Proposal to drop Ubuntu alternate CDs for 12.10

Stéphane Graber stgraber at
Mon Aug 27 22:20:16 UTC 2012

On 08/27/2012 05:50 PM, Steve Langasek wrote:
> Dear developers,
> As part of ongoing efforts to reduce the number of images we ship for
> Ubuntu, and to make the desktop image more useful in a variety of scenarios,
> Dmitrijs Ledkovs has been hard at work in quantal adding support for LVM,
> cryptsetup, and RAID to ubiquity.
> The good news is that this means today we already have support in ubiquity
> for cryptsetup and LVM in the guided partitioner, with manual partitioning
> support soon to follow.  The somewhat bad news is that we will not have
> support for RAID setup in ubiquity this cycle.
> I would like to propose that, in spite of not reaching 100% feature parity,
> we drop the Ubuntu alternate installer for 12.10 anyway.
> The arguments that I see in favor of this are:
>  - RAID is relatively straightforward to turn on post-install.  You install
>    to one disk, boot to the system, assemble a degraded RAID with the other
>    disks, copy your data, reboot to the degraded RAID, and finally merge
>    your install disk into the array.  It's not quick, but it's *possible*.
>  - Desktop installs on RAID will still be supported by other paths: using
>    either netboot or server CDs and installing the desktop task.
>  - RAID on the desktop really is a minority use case.  Laptops almost never
>    have room for more than one hard drive; desktops can but are rarely
>    equipped with them.  So the set of affected users is very small.  Some
>    rough analysis of bug data in launchpad suggests a very liberal upper
>    bound of .8% of desktop users.
>  - RAID on the desktop correlates with conservatism in other areas:  we can
>    probably continue to recommend 12.04 instead of 12.10 for the affected
>    users.
>  - It lets us tighten our focus on making the desktop CD shine: fewer images
>    to QA, fewer different paths to get right (like the CD apt upgrader case)
>    means more time to focus on the things that matter.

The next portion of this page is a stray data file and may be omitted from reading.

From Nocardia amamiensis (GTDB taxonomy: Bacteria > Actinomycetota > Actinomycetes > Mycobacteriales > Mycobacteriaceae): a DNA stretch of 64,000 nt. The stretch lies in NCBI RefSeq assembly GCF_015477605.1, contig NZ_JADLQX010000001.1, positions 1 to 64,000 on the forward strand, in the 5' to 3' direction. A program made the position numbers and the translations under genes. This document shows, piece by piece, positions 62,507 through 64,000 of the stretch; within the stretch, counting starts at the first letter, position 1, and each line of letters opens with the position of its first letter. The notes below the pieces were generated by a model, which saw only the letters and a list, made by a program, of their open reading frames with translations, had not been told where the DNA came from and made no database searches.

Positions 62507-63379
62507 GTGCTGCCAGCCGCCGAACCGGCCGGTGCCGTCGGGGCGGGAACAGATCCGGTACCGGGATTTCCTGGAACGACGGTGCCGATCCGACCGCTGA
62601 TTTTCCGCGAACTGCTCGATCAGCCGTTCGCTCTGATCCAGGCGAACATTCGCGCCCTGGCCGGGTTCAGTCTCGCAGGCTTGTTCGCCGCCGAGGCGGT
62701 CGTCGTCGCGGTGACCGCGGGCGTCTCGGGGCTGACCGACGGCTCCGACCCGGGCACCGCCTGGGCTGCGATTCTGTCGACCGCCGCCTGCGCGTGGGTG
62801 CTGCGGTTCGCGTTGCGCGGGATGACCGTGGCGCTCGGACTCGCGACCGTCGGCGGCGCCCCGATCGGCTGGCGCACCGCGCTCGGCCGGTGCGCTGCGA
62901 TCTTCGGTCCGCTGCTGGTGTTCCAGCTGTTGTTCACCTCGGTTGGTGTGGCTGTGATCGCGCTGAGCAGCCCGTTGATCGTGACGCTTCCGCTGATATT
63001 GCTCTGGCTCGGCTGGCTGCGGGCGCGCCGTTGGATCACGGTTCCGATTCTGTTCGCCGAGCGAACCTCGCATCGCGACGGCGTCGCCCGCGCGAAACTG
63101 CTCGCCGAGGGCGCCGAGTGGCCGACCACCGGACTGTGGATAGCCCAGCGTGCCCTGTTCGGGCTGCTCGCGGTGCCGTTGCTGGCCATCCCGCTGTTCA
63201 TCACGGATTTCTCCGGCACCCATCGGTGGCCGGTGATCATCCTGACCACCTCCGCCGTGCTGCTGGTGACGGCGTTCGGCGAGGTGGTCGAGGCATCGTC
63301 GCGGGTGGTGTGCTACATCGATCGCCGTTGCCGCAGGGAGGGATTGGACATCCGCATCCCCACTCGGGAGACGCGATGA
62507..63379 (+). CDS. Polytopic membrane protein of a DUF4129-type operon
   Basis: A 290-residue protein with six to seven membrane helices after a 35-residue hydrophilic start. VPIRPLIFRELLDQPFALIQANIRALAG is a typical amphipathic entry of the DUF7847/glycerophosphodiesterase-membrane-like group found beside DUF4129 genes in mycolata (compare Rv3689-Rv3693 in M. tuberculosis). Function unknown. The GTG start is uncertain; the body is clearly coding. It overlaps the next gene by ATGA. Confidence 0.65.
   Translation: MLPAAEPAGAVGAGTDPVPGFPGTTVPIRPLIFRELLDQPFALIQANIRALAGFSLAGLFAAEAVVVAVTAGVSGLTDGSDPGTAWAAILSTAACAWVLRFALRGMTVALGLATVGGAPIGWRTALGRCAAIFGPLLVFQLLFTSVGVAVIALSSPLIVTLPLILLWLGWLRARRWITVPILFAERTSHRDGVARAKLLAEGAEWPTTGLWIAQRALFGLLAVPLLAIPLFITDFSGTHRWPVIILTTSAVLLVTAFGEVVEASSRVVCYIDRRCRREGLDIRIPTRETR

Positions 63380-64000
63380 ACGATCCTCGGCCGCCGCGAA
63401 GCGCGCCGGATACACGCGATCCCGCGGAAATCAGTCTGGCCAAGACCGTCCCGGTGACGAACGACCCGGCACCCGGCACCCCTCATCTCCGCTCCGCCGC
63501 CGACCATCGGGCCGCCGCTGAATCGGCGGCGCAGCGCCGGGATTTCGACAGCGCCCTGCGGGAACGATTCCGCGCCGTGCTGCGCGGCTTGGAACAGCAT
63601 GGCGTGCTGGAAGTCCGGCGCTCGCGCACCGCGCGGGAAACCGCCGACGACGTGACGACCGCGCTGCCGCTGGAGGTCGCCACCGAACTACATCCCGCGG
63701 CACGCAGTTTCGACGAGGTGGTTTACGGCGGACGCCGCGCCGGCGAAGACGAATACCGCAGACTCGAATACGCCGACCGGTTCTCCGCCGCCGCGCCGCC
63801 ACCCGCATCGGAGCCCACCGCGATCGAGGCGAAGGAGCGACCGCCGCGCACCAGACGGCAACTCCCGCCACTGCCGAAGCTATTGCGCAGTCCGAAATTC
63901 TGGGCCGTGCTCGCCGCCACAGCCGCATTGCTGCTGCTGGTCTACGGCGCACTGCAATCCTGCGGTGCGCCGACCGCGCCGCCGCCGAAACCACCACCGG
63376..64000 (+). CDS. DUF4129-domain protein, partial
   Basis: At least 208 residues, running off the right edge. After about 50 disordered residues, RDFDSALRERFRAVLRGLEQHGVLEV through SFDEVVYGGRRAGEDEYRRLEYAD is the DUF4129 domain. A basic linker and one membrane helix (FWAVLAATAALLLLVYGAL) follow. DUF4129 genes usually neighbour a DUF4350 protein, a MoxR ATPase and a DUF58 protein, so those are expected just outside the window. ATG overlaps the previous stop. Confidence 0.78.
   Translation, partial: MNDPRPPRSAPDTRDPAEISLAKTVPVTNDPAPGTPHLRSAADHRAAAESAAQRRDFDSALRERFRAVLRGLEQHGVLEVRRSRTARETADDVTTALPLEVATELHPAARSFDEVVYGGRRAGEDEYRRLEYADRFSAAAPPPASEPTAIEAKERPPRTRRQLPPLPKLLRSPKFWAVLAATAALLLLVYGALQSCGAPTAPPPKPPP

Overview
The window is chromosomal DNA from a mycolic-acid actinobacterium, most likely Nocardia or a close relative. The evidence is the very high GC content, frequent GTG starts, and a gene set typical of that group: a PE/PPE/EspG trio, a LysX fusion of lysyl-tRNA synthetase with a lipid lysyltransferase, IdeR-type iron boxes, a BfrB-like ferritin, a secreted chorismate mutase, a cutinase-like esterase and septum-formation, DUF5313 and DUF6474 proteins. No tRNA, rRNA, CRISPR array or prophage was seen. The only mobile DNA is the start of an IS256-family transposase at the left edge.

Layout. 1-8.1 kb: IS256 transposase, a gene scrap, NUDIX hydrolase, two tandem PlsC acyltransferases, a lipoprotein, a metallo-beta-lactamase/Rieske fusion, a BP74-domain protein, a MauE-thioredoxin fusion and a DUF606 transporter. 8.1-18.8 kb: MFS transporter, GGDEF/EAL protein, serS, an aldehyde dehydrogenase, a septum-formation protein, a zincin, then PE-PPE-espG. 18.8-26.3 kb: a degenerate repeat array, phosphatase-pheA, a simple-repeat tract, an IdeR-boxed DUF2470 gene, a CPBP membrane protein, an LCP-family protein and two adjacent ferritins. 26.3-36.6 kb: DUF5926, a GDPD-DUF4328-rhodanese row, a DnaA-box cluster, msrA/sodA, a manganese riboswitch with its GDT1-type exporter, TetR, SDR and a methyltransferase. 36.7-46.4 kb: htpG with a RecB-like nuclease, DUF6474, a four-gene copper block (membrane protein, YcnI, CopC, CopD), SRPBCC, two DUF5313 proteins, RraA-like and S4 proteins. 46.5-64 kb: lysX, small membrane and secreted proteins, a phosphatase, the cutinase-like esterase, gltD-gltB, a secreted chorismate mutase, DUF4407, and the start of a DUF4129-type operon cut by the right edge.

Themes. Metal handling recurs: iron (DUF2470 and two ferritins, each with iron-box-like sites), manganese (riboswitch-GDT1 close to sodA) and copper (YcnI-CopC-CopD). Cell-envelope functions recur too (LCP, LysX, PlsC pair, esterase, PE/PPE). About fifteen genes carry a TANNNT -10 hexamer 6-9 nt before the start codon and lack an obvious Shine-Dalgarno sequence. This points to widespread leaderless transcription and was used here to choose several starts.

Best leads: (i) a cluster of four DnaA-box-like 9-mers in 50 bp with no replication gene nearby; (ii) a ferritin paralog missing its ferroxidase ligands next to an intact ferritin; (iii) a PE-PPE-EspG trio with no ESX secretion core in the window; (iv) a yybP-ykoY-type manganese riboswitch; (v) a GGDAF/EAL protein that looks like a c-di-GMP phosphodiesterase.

> So my opinion is that we should drop the Ubuntu alternate CDs with Beta 1. 
> Other flavors are free to continue building alternate CDs (i.e.,
> "debian-installer" CDs) according to their preference, but we would drop
> them for Ubuntu and direct users to one of the above-mentioned alternatives
> if they care about RAID on desktop installs.
> Please note one implication here that, with the possibility of not having
> i386 server CDs for 12.10, the only install option for an i386 user wanting
> RAID on a desktop would be to install via netboot or with the mini ISO.
> Do any of you see reasons for not making this change, and dropping the
> alternate CDs?  Are there shortcomings to the proposed fallback solutions
> that we haven't identified here?

Another use case that would be dropped when dropping alternate is LTSP.
At the moment LTSP is installable from Ubuntu Alternate by pressing F4
and selecting "Install LTSP server", it's my understanding that it's the
most widely used way of install an LTSP server today.

In order to install LTSP from a media, you need ltsp-server and its
dependencies + a full Ubuntu desktop (for the application server), so it
can't simply be moved to the server media as it'd require the addition
of several hundreds of Megs of packages.

What we were planning for LTSP, knowing that alternate would disappear
was to keep it in main (by adding it to the supported seed) as it's
currently supported by Canonical and quite popular in some governments
and educational networks.
We'd then recommend using Edubuntu as the easy way of getting LTSP.
However Edubuntu is a live-only product so that plan isn't possible
until we get RAID support in ubiquity...

Almost all LTSP setups that I know of are using RAID1 or RAID5 (or a mix
of both for system/home), no longer having the alternate and not having
RAID support in ubiquity would likely prevent a significant part of the
LTSP users from installing it on 12.10.

That being said, we could certainly try to get these people to install
using the server media, then getting ltsp post-install. This will still
require them to download a substantial amount of packages and my
experience is that setting this all up by hand properly is scaring a lot
of people.

I'd certainly expect most large scale deployments of LTSP to stick on
12.04 LTS, so I can't provide any number on how big a user base we're
talking about, but I'm sure we'll be getting quite a few questions and
complaints should we drop the alternate media without a viable
alternative for these users.

I don't think this use case alone is enough to keep the alternate
images, but it's surely something to keep in mind and make sure is
clearly communicated to the users, telling them that this is a temporary
situation and will all be resolved in 13.04.

> Thanks,

Stéphane Graber
Ubuntu developer

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